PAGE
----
The union of art and politics has endured down the centuries, gazing to the past, through memory, and to the future, through desire. The memory of what was or could have been provides a utopia to be celebrated or mourned, and since 1948 Palestinian and Israeli art has reflected on loss and gain, sacrifice and security, and presence and absence in the land. Contemporary Palestinian and Israeli art has converged seeking peace, critical reflection and an acknowledgement of the impact sixty-six years of unrest has borne on both sides, while technology has afforded a means to trace heterotopias in the spaces between possession and dispossession. Drawing on Luisa Passerini, Michel Foucault and Maurice Halbwachs, this article maps the land, utopia and heterotopias in Israeli and Palestinian artistic practices and explores the performativity of silence, loss and remembrance through the works of Sliman Mansour, Reuven Rubin, Tamam al-Akhal and Yael Bartana.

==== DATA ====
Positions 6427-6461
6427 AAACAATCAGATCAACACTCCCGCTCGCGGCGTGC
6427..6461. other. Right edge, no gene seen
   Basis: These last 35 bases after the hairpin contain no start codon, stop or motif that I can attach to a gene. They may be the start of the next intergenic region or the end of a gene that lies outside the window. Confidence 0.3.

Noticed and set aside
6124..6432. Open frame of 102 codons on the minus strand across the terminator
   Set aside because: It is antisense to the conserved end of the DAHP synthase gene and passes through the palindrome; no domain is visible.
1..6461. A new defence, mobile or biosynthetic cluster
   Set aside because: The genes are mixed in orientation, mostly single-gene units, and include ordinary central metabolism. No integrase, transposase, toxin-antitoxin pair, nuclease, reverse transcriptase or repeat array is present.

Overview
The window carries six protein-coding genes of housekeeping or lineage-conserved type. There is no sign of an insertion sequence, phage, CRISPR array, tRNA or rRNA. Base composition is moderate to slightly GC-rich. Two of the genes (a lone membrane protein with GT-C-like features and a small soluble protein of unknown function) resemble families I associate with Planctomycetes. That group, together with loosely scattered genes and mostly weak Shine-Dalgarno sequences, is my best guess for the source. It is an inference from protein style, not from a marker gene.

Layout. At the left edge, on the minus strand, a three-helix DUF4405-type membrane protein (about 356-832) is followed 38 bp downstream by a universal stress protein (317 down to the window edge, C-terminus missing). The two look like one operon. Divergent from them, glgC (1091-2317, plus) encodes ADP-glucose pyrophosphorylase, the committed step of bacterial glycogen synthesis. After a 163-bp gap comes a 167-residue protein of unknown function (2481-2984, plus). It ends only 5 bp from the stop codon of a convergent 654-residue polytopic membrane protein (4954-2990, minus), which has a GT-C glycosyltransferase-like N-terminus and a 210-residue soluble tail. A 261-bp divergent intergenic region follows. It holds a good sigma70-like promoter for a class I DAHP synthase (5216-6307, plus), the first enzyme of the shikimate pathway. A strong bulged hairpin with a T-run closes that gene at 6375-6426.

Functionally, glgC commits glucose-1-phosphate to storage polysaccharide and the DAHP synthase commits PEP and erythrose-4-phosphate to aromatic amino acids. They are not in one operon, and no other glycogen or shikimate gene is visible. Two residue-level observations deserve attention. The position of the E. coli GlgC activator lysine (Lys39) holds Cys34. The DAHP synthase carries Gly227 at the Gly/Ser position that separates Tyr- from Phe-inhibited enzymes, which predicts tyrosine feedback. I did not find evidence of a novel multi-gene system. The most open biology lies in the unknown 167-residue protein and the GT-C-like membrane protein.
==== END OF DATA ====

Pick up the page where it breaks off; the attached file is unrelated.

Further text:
- Middle East